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The Night She Dreamed She Was Mad; the sculpture at night; The House is the Enemy; beau monde and: The Anesthesia is Taking Effect

p. 377
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After the Heart’s Interrogation; From Across Years; Butterfly-Toed Shoes; Modern Medea and: Basilique

pp. 378-381
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New York Beirut Nagasaki; Spring, 1862; Dear Daughter and: Remembering Sally Hemings

pp. 382-386
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Painting in Sound

pp. 387-389
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Messages: For Ntozake Shange, Secrets in Prophecy; In Paris on a Humble; Neo-African Sculpture; Enemies; The Southpaw; Thelonious; The Doves and: The Poets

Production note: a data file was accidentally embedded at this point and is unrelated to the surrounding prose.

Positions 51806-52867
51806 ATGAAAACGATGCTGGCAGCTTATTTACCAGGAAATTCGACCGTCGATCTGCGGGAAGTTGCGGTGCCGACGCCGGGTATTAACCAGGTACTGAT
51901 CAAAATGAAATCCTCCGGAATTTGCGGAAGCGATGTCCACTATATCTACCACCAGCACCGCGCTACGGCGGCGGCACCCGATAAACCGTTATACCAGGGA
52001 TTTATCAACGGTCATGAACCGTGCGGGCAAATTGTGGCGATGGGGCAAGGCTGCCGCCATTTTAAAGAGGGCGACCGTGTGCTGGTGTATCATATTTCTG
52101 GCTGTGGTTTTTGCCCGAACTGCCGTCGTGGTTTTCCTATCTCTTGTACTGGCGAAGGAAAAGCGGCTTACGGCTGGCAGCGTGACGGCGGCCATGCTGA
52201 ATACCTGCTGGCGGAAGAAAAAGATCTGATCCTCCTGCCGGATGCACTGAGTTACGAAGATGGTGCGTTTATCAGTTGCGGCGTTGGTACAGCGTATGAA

pp. 390-398
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The First Suite (from a novel-in-progress)

pp. 399-408
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Wings of the Dove

pp. 409-416
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Dumas

p. 417
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Ode

p. 418
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Praise in Bluesville and: Tribal Differences

pp. 419-423
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Marvin Gaye’s Lament and: What can you do with a fan?

pp. 424-427
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Hairpeace

pp. 428-432